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Chinese liquor producers feel hangover

By XIE YU  (China Daily)

09:12, July 18, 2013

A customer shops for Chinese liquor at a supermarket in Yichang, Hubei province. Sales have plunged since last year, after the central government vowed to crack down on lavish liquor-fueled banquets. Provided to China Daily

Chill winds are sweeping the Chinese liquor (baijiu) industry, and competition in the low and middle ranks of the market will persist as the government continues a crackdown on luxury official banquets, analysts said.

"We believe the listed baijiu companies saw their business hit bottom in the second quarter," said Dennis Wang, an analyst with UBS on Wednesday, as he released an industry outlook report.

"A modest recovery is likely during the second half of this year. But the full-year growth rate of this sector will be below 20 percent, which is the lowest level since 2003."

Intense competition will occur in the low and middle ranks of the market, where prices range from 100 ($16.30) to 300 yuan per bottle.

Meanwhile, more of the big brands are expanding into the grassroots market, as high-volume purchases shrink largely due to the authorities cutting public expenditure on receptions.

China's leading distiller, Wuliangye Yibin Co, was reported on Wednesday to be planning to introduce two new product lines late this month, at 100 to 400 yuan, as part of its move to seize opportunities in the mid-priced liquor market.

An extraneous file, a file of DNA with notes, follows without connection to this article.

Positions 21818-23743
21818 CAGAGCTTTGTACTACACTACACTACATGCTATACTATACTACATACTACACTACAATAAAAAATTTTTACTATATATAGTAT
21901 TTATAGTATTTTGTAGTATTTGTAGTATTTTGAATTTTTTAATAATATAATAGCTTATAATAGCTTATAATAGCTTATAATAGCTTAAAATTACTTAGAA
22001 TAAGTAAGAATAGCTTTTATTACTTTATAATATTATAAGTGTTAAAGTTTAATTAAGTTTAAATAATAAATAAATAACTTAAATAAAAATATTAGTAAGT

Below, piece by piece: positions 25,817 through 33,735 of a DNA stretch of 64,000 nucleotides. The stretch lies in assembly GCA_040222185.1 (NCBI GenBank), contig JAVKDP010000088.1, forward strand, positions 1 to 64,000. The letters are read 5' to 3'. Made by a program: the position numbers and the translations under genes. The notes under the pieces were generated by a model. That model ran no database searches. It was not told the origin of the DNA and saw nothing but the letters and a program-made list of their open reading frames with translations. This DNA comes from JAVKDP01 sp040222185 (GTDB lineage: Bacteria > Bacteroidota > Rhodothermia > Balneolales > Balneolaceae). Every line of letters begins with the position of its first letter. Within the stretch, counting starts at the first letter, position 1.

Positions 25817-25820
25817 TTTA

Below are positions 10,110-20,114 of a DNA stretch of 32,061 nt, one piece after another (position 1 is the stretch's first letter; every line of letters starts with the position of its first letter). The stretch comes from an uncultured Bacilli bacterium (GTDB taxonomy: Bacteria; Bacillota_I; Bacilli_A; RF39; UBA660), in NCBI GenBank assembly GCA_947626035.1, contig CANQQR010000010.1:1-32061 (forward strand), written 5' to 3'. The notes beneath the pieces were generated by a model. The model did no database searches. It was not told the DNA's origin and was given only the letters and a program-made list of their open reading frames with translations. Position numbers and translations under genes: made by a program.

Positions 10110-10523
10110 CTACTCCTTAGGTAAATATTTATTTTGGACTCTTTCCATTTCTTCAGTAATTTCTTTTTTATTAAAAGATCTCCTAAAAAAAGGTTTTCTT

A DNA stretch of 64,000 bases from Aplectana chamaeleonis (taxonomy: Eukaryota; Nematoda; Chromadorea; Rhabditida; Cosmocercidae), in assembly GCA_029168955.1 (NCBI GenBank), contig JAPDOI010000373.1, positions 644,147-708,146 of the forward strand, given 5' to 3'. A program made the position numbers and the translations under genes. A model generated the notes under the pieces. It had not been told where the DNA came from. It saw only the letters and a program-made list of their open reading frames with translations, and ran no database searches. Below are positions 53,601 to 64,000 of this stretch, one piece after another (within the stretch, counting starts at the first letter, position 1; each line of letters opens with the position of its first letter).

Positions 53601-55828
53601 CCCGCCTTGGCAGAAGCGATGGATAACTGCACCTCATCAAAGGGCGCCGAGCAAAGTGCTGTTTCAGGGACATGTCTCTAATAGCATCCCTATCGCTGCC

Sichuan-based Wuliangye and Guizhou-based Kweichow Moutai Co Ltd are the most prestigious distilled liquor brands in China, as well as the most popular among government and military officials.

But sales have plunged since last year, after the central government vowed to crack down on lavish baijiu-drenched banquets.

Shares of Wuliangye have slumped more than 27 percent this year.

Other high-end brands like Jiugui and Tuopai Yeast warned in their recent interim reports of 90 and 80 percent year-on-year falls in net profit, respectively.

"Personally, I feel 100 to 400 yuan is the most acceptable price on the market. There are fewer public reception banquets nowadays.

"But the grassroots' need for baijiu is still large, especially at business and wedding banquets," said Shi Liyan, a long-time distilled liquor dealer.

No doubt, high-end liquors are less popular nowadays, but Chinese people say no banquet is complete without liquor, and no business negotiations can be concluded without a banquet, Shi said. Chinese distillers will not die out, even though imported wine is now considered more posh by some people, he added.

As for sales, online platforms are largely reshaping the industry, said Wang with UBS.

Ten percent of liquor purchases are made online, according to China Wine News.

"The e-commerce industry is bringing down the cost of liquor companies' nationwide expansion, which is a big benefit for low-end brands.

"High-end brands are also going online to promote their less-mature, secondary brands," Wang said.

According to Frost & Sullivan, a United States-based market consultancy, white spirit production will reach 17.05 billion liters in 2016, compared with 4.94 billion liters in 2007, for a compound annual growth rate of 14.8 percent.

Sales of white spirits are expected to grow from 110.9 billion yuan in 2007 to 926.5 billion yuan in 2016, with a compound annual growth rate of 26.6 percent.

But analysts said that consolidation of the industry will continue, and excess production capacity will be eliminated in the process.

The output of the nation's distilling industry reached 12 million tons in 2012, or 8 kg per person, which means the oversupply is clearly there, no matter whether it is at the high or low end of the market, said Wang.

According to the China Cuisine Association, by 2015, the number of primary white spirits customers who are aged between 30 and 49 will be 441 million. The post-1980 generation will make up 22 percent of them.

"Chinese liquor is in the blood of Chinese people," said Wang. Companies with clearer branding strategies and a comprehensive pricing mechanism will ultimately win the competition, he said.

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